One of the big advantages of Black Box testing is that you don’t need much, if any, information on the inner workings of the code, which is fantastic if you want to bring in consultants to do the testing (such as the fine testers at nFocus). They can usually get started with Black Box testing with very little time required to spin up a project.
White Box testing, in contrast, requires a more in-depth knowledge of the code, at least one person on the testing team should be directly involved with and have an intimate knowledge of the code.
One advantage White Box testing has over Black Box, is that you can start carrying out these tests before the user-friendly interface is completed. These test scripts can be easier to automate and can interrogate more paths through the code. However, the downside to this is that as the application develops and grows, the test scripts will need to progress and expand as well. Therefore, we might want to add onto the planning list, when and what to test to minimise reworking and redesigning test scripts.
Another advantage of White Box testing is that you can test a subsegment of code or the integration between units of code by the entire system or as subsystem. You can easily scale it up or down, target specific areas of the code and focus on specific issues.
That’s not as easy with Black Box testing, as you are essentially testing the user experience from end-to-end and because you can’t see inside the box, it makes it more difficult to design tests that is limited to certain aspects of the code.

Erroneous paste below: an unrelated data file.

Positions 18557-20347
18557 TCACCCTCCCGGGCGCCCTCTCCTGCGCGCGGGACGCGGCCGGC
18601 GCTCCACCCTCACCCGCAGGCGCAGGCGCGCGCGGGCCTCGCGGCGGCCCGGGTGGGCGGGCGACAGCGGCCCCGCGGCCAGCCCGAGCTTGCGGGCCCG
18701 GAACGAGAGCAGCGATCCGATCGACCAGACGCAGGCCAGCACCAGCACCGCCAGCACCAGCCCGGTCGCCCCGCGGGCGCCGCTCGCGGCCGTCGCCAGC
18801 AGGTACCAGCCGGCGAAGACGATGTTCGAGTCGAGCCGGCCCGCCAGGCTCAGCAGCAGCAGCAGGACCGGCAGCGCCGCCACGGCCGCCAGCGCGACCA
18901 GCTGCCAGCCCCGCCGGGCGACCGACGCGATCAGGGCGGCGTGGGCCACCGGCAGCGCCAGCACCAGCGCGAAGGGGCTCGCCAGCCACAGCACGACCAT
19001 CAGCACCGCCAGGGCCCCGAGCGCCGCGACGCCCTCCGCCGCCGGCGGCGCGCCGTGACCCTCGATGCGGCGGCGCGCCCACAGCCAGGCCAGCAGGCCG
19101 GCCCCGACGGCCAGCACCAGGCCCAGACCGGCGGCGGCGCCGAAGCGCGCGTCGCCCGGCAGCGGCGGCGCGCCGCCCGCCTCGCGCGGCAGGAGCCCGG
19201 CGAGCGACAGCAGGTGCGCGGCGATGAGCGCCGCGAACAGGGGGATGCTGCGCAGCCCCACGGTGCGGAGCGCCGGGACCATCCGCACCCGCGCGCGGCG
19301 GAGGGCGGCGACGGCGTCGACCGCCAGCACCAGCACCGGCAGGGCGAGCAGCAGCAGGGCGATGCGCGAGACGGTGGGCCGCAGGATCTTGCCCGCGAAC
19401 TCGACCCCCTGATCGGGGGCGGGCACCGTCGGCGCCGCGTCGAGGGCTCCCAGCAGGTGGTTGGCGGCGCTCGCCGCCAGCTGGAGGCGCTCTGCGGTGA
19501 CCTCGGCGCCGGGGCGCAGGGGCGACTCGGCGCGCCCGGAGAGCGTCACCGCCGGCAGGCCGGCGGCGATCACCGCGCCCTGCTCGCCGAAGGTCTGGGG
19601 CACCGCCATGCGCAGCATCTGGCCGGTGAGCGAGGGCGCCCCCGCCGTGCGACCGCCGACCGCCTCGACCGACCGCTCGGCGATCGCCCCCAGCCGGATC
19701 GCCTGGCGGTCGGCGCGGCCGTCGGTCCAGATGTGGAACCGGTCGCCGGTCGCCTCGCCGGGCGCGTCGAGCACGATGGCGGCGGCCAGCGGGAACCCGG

Both of these methods of testing fit very nicely into an Agile approach to software development. White Box testing can be done as a part of each Sprint on that specific part of the code. Then, as the application develops further and user interfaces created, Black Box testing can be added to the process to gain that higher level, end-to-end view.
Additionally, Black Box testing should always be done before the application goes to your customer base for User Acceptance Testing (UAT). There’s nothing more annoying than to have your customers point out obvious faults, typos and bugs that you should have picked up with internal testing.
Where, I believe, the line between these two testing methodologies starts to blur, is when you discover an error with Black Box testing and then run a series of White Box tests to isolate and fix the bug. In a situation like this, the two methodologies work hand-in-hand.
There is a real advantage to having a fresh set of eyes look over and test what you’re working on before it goes to your customer. I try and do this a lot with my writing, as a good editor will instantly spot mistakes I hadn’t noticed because I’m too close to the project. This is where not knowing the code inside the box is a real bonus. It gives the tester a fresh view of the application and they will spot things the developers would otherwise never see. You then follow that up with White Box testing to find and fix the bugs.
Black Box and White Box testing are two important steps in software delivery and they each provide a different perspective of the application being developed. When they are used together, they can provide a powerful method of finding bugs and producing quality software.